3. Make sure to continually test your list of hypotheses in your evaluation process
  4. All previously evaluated alternatives should also be checked against the new hypotheses
  5. Every time you find sufficient evidence against an hypothesis. Strike it from the list.

You can train this on everyday decisions like choosing the right restaurant for you wedding anniversary (yes, it’s not enough to bring home Chinese take away), buying a new TV (we all know you need it) or even finding a new boyfriend/girlfriend (I know, not necessarily an everyday decision, but still..)

Photo by Michael Gil, MSVP @flickr

The Hexagon Framework for Selecting the Right IT system

Companies are wasting millions of dollars every year on failed Commercial Off The Shelf (COTS) system acquisitions. The symptoms are well known: budget overrun, missed dead lines, bad quality and bad client supplier relations. Even when the acquisition project in itself is a success there is no guarantee that the system will ever deliver the expected benefits, because the expectations of functionality were never properly aligned with the business goals.

In order to avoid this we have developed an evaluation framework called the Sensor Six Hexagon Framework. It will guide your COTS evaluation through the most important criteria and increase the likelihood of success for your COTS acquisition. The Sensor Six Hexagon Framework operates with six groups of criteria:

Functionality – This aspect considers how the software is to be used. For example which business processes it is meant to support, the usability and specific functions. The purpose of evaluation here is to ascertain the degree to which the functionality is useful. What does the system do?
Implementation – The purpose of this group is to evaluate implementation process. How long will it take, how big is the suppliers experience and cultural compatibility. Here all criteria related to the project of making the COTS functional are considered. How will we implement it
Risk – As the name suggests the risk group has to do with all aspects of what could go wrong. Is the product immature or is security low? Is the supplier just about to go bankrupt? This type of questions should be asked here.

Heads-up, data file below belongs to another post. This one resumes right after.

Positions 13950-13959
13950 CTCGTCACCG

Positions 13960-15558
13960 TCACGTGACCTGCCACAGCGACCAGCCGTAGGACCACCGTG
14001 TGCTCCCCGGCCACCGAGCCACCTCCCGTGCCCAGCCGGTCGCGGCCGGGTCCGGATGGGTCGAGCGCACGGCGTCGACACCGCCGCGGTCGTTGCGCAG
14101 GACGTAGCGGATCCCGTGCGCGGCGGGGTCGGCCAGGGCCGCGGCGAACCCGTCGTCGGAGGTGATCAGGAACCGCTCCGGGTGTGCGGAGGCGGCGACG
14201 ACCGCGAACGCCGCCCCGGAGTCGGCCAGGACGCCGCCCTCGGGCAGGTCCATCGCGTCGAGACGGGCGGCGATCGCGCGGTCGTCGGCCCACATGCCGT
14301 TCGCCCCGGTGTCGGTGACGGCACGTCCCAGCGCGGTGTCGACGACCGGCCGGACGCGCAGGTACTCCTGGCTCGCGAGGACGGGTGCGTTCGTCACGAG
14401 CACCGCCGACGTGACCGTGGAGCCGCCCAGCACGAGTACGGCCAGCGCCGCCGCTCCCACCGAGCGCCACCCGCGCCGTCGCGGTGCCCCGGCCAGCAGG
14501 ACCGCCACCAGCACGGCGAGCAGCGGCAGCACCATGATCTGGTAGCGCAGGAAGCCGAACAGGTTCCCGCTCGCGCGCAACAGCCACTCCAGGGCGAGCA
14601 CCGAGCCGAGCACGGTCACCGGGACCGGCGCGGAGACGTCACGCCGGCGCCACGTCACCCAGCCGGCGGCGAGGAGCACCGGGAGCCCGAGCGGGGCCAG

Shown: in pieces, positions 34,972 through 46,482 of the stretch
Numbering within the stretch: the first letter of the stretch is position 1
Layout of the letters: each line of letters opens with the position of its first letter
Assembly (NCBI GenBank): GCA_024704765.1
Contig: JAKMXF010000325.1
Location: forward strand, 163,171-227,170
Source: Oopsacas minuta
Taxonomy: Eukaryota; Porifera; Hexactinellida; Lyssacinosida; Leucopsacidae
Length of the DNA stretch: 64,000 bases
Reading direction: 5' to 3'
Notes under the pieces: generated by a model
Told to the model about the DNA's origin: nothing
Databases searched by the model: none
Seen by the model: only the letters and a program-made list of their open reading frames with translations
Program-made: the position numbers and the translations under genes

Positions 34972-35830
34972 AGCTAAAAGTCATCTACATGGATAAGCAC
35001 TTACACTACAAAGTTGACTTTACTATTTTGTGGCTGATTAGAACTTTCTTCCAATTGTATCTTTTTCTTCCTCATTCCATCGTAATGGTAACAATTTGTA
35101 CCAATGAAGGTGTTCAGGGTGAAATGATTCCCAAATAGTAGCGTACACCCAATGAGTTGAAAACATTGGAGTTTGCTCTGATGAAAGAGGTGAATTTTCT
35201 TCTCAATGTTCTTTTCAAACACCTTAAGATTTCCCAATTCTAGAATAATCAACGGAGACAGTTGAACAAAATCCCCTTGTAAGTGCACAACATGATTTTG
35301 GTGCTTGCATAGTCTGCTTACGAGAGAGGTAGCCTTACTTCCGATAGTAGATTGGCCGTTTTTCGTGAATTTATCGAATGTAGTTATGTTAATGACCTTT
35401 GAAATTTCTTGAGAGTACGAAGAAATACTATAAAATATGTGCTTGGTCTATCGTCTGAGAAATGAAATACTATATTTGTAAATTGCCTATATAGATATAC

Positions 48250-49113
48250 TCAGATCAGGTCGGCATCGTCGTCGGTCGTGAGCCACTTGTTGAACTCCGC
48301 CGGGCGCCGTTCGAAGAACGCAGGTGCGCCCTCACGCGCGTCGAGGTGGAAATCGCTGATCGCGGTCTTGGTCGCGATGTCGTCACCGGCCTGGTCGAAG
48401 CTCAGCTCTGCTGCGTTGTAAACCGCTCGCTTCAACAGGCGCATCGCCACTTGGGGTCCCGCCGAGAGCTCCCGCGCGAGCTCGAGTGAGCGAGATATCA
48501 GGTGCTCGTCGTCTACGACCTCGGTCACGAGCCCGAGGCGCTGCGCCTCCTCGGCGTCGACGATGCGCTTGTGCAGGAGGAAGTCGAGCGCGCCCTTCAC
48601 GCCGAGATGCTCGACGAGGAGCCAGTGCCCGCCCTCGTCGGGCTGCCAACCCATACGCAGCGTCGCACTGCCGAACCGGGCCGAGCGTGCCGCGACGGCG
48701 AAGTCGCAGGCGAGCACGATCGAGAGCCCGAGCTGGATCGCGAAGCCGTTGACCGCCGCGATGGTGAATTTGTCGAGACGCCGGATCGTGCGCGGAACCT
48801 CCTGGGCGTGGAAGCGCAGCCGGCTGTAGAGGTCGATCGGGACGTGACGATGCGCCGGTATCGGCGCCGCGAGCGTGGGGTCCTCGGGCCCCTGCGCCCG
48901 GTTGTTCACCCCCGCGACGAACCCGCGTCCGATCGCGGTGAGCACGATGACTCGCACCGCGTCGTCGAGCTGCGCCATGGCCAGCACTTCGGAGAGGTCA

Strategy – Has to do with a long term orientation for the supplier as well as the customer. The customer might want to consider whether this supplier fits with his strategy, but also whether he thinks that he as a customer belongs to a key segment of the supplier.
Integration – is about how this system will work with all other systems in the enterprise. Is there a well known way to integrate it? Does it have a well defined interface?
Operation – Once it has become implemented how is the systems operational aspects: Support, performance, upgrades etc.

The framework is based on empirical research from 10 client cases of COTS acquisition. They were grouped into successes and failures. Based on what was done in the evaluation process we were able to conclude the following
1) All succesful projects had evaluated criteria from all six groups of the Sensor Six Hexagon framework
2) All failures could be predicted from the failure to evaluate properly before acquiring the COTS system
3) The more criteria and the more thoroughly they were evaluated the higher the likelihood of success
4) No single criterion stood out as the most common cause of failure. Every failure was due to a missing evaluation of a unique combination of criteria

The Sensor Six Hexagon is available as a template in Decision Orchestrator and we also use it in consulting as basis of our Accelerated COTS Acquisition Process (ACAP), but anyone can benefit from it. Contact us for a whitepaper describing how. The benefits of using the Hexagon Framework is larger success rate, quicker decision process, and alignment to your companies strategic and operational goals.